For the more adventurous, Pan Caliente occasionally serves up a traditional Colombian meal on weekends. Follow them on Facebook to learn when and what the dish of the day will be.

If you’re in the market, head over to Continental Bagels, of all places, and ask for the empanadas – they are Chilean and come in two flavours: beef or spinach and feta cheese. The beef empanadas are traditionally stuffed with ground beef that’s been flavoured with cumin, chili, onions, peppers and raisins. You’ll also find one black olive and a slice of hard boiled egg in each empanada. Pro tip: ask them to heat it up in their wood burning oven.

If you look closely, you’ll also notice a few Chilean dishes served up at lunch time under the heading “Meats”. I don’t think you can get Chilean foods anywhere else in the city. Let me know if I’ve got it wrong.

Arepas

Endless possibilities at Gooney's. Photo from their Facebook page.

Endless possibilities at Gooney’s. Photo from their Facebook page.

I’ve already raved about the only arepa joint in town. Located in the business district on Laurier Street, Gooney’s has been serving these up since 2012. Arepas are one of the most traditional foods in Colombia and Venezuela. Made of corn flour and grilled so they’re crunchy on the outside and soft on the inside, arepas can be eaten at every meal in a variety of ways. Gooney’s serves them up for breakfast and lunch. They are sliced in half and filled with almost anything you could want. They have a menu with lots of options but are also happy to let you create your own masterpiece. My go-to is black beans, cheddar cheese, avocado and plantain. Try it.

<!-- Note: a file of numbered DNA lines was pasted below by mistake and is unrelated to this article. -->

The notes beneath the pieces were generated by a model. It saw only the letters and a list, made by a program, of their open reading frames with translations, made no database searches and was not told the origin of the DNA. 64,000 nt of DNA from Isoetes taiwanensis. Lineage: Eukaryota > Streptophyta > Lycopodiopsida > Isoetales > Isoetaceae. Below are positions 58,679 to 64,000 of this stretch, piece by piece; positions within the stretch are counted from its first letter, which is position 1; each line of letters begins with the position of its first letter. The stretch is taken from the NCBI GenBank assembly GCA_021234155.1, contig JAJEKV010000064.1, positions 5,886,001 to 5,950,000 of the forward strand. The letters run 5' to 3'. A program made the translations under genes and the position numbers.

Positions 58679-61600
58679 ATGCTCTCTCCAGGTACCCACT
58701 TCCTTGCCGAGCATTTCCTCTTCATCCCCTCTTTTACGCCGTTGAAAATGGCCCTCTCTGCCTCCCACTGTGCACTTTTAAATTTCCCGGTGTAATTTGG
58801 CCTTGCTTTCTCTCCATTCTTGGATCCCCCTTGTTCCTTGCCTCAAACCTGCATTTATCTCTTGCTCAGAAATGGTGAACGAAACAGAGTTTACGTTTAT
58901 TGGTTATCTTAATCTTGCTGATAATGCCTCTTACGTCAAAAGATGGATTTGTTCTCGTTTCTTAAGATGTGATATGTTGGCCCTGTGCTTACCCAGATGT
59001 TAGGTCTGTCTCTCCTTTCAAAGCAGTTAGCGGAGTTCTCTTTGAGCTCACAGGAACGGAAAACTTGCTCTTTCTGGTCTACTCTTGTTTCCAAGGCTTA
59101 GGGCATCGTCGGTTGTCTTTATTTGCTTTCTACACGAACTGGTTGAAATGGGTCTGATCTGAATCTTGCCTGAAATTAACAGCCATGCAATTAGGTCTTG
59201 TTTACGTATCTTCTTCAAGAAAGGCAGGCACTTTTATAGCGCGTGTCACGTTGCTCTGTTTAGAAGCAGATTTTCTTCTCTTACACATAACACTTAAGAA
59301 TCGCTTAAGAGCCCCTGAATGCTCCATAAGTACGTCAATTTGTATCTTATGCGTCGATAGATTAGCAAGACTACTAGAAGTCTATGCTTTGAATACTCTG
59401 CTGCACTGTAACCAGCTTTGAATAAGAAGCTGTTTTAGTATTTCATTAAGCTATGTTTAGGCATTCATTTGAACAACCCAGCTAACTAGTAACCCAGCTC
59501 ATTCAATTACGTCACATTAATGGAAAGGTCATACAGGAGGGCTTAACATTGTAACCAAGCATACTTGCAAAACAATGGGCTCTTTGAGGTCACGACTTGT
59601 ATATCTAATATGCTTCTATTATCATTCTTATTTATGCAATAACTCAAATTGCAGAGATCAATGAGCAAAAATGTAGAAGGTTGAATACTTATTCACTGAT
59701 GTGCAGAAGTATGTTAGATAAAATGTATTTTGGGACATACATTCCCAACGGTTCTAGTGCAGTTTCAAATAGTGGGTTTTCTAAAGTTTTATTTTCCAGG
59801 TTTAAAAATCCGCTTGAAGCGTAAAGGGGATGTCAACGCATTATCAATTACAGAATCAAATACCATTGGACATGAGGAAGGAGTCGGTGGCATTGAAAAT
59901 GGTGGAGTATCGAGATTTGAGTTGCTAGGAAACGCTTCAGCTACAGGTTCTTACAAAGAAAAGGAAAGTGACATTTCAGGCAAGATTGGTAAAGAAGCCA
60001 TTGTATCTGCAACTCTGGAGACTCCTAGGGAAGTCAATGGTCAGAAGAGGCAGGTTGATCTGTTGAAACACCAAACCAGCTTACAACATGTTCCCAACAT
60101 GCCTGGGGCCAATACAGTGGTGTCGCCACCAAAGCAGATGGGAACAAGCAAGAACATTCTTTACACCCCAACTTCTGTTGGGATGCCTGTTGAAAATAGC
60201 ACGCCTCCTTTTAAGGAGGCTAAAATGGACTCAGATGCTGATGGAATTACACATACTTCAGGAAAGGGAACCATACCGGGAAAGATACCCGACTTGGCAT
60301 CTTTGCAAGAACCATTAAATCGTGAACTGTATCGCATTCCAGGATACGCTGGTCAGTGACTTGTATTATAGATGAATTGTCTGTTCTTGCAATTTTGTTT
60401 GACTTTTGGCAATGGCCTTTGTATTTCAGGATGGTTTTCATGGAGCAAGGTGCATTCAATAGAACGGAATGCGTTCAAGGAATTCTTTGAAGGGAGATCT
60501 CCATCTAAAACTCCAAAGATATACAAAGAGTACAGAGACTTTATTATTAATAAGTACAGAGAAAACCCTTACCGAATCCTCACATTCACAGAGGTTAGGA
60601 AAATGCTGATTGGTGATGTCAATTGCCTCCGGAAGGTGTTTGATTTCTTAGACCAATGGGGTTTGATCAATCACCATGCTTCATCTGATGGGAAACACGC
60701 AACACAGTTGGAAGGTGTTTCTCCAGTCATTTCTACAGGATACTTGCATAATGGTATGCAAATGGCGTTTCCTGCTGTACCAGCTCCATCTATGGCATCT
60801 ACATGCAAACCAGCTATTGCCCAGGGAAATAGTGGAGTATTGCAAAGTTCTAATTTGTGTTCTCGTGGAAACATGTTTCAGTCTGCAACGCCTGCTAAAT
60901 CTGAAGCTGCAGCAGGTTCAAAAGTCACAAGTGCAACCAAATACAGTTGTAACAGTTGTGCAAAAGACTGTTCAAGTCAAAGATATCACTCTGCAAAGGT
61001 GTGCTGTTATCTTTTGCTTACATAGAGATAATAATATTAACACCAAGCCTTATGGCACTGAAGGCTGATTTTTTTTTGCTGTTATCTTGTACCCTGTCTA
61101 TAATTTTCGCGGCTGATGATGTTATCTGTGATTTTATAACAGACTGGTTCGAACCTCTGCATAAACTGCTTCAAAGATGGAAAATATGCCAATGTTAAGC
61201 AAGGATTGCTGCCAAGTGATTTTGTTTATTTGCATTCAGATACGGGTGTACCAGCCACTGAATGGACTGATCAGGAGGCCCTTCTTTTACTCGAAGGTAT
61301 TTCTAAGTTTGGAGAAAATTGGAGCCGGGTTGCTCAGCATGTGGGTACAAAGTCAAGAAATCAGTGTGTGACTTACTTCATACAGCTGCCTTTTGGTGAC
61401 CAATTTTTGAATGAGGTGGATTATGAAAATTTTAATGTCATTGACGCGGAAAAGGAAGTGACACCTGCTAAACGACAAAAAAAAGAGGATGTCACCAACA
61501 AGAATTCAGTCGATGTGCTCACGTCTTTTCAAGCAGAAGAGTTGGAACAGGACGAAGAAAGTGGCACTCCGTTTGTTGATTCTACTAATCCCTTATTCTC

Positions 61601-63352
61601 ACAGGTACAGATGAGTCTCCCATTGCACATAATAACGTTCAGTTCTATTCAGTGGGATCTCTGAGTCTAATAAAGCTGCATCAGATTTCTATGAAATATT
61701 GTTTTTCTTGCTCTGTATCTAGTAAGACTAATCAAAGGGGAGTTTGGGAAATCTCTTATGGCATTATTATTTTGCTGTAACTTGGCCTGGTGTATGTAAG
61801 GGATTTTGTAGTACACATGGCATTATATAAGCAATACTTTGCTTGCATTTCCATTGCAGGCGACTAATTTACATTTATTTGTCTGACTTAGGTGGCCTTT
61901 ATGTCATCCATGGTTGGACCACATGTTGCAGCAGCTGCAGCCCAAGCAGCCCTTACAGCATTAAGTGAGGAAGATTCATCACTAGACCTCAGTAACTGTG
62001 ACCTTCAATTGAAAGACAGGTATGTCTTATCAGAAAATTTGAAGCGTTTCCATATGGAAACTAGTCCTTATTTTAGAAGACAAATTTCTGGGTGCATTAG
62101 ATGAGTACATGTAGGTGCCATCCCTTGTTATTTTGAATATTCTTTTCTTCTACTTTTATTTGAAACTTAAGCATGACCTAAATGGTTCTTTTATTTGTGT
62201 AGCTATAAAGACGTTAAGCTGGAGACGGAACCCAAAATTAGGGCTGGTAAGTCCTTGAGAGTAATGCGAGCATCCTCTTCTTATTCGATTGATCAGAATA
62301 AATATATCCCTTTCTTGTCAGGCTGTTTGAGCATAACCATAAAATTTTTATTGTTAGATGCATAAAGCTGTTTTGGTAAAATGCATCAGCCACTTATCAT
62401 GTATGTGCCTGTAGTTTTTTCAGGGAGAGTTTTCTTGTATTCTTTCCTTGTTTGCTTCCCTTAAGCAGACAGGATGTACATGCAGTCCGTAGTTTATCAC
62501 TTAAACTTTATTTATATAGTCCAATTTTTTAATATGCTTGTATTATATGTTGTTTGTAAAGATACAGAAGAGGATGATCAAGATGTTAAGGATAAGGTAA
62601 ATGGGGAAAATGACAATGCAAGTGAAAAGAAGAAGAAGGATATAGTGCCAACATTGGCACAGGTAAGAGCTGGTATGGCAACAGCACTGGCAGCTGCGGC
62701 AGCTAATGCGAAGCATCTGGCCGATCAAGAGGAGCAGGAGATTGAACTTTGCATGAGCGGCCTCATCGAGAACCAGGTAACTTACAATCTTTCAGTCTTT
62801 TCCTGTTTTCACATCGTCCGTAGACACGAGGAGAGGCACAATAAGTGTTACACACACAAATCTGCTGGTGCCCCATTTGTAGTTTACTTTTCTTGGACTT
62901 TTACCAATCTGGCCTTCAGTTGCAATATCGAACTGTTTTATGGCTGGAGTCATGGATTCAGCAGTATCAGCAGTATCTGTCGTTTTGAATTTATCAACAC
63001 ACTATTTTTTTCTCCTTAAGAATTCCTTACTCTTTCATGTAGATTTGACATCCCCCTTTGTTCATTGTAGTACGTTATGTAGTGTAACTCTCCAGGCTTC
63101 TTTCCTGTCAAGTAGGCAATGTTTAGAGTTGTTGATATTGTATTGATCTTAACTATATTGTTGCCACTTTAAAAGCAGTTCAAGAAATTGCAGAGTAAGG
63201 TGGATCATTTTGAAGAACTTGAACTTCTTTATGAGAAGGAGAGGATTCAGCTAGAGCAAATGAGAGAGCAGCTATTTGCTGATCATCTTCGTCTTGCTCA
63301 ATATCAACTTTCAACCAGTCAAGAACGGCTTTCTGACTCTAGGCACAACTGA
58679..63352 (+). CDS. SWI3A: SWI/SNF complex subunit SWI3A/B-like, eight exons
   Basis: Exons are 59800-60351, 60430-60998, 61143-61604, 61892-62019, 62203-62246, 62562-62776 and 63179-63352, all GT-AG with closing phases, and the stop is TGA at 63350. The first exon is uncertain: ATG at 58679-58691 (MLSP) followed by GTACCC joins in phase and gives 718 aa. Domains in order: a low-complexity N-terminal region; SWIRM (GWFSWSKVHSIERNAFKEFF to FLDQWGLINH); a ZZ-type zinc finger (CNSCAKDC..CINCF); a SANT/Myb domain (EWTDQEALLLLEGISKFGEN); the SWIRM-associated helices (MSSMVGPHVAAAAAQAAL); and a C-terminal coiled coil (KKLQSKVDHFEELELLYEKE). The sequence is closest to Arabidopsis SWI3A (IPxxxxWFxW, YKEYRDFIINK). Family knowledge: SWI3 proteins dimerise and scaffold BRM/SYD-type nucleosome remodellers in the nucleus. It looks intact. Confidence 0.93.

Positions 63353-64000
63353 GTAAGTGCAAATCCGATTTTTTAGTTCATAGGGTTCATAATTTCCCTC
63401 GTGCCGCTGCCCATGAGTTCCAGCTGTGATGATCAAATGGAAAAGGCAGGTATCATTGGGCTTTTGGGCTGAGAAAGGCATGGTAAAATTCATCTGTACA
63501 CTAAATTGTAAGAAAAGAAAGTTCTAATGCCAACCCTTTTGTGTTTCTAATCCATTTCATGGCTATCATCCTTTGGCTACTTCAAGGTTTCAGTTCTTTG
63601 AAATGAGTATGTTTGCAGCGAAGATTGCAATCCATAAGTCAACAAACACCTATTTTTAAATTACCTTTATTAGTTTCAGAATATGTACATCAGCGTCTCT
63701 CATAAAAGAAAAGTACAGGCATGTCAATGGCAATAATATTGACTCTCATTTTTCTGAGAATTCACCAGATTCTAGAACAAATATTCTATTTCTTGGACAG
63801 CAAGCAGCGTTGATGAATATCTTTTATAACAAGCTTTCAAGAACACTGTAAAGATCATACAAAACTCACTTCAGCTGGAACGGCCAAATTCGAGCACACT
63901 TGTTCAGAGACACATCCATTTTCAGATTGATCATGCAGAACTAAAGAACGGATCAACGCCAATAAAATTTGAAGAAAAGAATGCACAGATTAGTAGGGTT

Yuca Fries

Yuca fries, from Havana Cafe's Facebook page.

Yuca fries, from Havana Cafe’s Facebook page.

Yuca fries are the best. A staple in many Latin American countries you’ll find them at Havana Cafe. Yuca, AKA cassava root, is a hard, white root vegetable with a thick brown skin. They are often first boiled and then deep fried and at Havana Cafe, tossed with sweet chilli sauce. I prepare them every few months and they hardly ever make it to the dinner table. My family gathers around the stove and eats them as they come out of the frying pan.

Havana Cafe features authentic Cuban dishes like Ropa Vieja (stewed shredded beef with peppers, onions, tomato and olives ) and Puerco Asado (slow-roasted pork) plus a number of other foods inspired by latin and caribbean influences. Their $6 lunch sandwiches are a quick and easy way to get introduced to cuban flavours.


There’s so much more to Latin American cuisine, of course. These foods are only meant to serve as a gateway into the various cultures that represent them. Hope you venture somewhere new this summer.